The answers have been all over the board: American workers did not need to organize because they flourished without unions; American workers were divided by ethnicity and race in ways European workers were not; employers in the United States were unusually powerful (this study, for example) and got governments to crack down on unions (the notorious cases involve state governors using the National Guard to break strikes); the American dream of self-employment distracted workers; the American electoral system prevented a labor party from growing; Americans’ individualism led them to reject collective action; and many more. (This book canvasses a lot of the explanations.)

"Do you approve or disapprove of unions?" chart showing Gallup results

Gallup results, 1936-2006. Dark green: approve; light green: disapprove

The political restraints on unions seem to be much harsher than Americans’ opinion about unions. As the Gallup Poll data shown here indicate, approval of unions has slipped about 20 points since their heyday, but in the 2000s Americans have been about twice as likely to approve than disapprove. Perhaps there is something in our politics, as some analysts suggest, that have given employers excessive clout in setting the rules.

Open and Closed

I want to add another consideration: It may not be American individualism that resists unionization, but American voluntarism (as discussed in Made in America). Unions face critical “free-rider” problems if membership is totally voluntary. For example, I could benefit from the union’s effort to improve working conditions at my workplace without paying dues; I could take or keep a job by offering to work at below the union wage; I could keep working through a strike and then cash in on the success of the strike; and so on. If individual workers can act for themselves in these ways, then it becomes nearly impossible to organize and sustain a union.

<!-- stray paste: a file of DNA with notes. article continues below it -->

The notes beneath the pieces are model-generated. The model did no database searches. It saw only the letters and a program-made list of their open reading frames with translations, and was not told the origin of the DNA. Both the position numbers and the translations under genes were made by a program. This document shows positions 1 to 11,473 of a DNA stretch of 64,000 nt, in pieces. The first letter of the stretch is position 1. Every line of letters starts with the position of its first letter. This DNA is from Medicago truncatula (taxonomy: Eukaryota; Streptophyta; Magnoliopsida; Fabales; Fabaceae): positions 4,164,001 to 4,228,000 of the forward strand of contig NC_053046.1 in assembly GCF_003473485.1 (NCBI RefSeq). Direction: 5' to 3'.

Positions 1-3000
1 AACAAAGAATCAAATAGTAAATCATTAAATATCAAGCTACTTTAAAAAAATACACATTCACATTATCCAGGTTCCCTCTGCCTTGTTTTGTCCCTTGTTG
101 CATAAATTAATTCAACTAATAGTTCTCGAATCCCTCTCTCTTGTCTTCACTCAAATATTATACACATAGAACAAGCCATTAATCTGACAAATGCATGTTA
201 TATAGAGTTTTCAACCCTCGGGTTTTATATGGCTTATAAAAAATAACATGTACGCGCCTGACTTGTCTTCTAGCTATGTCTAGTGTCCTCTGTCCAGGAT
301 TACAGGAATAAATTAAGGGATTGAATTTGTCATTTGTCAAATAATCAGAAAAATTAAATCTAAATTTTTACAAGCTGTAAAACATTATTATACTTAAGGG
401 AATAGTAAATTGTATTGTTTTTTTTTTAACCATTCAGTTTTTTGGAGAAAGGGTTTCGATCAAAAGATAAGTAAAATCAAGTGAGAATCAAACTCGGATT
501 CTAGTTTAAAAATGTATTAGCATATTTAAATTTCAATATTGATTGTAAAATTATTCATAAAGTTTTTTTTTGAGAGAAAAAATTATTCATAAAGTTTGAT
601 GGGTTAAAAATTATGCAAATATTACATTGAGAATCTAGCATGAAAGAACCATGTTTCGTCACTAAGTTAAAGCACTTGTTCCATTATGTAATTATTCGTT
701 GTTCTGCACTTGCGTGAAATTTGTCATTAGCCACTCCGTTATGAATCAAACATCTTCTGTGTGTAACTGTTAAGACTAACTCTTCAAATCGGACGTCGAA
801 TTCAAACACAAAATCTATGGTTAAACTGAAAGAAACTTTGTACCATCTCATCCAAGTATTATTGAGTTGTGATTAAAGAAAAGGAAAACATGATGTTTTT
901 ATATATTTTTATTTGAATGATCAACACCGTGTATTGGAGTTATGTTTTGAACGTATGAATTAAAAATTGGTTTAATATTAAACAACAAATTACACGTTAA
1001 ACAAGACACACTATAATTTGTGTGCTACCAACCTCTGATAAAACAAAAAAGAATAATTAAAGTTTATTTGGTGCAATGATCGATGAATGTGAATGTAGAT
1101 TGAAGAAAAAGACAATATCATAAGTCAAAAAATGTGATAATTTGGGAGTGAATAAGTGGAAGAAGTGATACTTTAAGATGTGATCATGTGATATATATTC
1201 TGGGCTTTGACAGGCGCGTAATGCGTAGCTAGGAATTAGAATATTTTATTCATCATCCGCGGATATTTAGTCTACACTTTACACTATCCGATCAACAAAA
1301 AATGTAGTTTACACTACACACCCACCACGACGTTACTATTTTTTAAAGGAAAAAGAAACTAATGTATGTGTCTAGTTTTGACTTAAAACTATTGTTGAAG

To be effective, however, unions usually need some way to enforce or strongly encourage membership and loyalty. The classic mechanism is the “closed” or “union” shop, which requires paying union dues to have a job with a particular employer. “Right-to-Work” laws in about half the states make such union-employer contracts illegal, requiring “open shops.” In Europe, as I noted, there are many incentives to encourage or require union membership.

One might have imagined that Americans would be great union members: After all, Americans have been celebrated for centuries as joiners of voluntary associations. But that may be the kicker: the associations must be voluntary associations, ones that individuals are free to join or to leave, not compulsory.

Perhaps, then, Americans are fine with unions – as voluntary associations like churches or social clubs – but reject compulsory ones. And it may be that unions cannot be really effective if the door to come and go is really open. One of organized labor’s burdens then, may be this strand of long-standing American culture.

Going back to the graph above, perhaps the great surge in unionization during the middle of the 20th century was Americans’ emergency response to economic collapse – a deviation from their typical practice. Then they started returning to the cultural norm, an insistence on voluntariness. The current economic crisis has not been deep enough – or perhaps not sufficiently exploited – to spur another surge of counter-cultural unionization.

-– 1. Rosenbloom, , “Labor Unions” in Historical Statistics of the United States, Earliest Times to the Present: Millennial Edition.

Cross-posted from Claude Fischer’s blog, Made in America: Notes on American life from American history.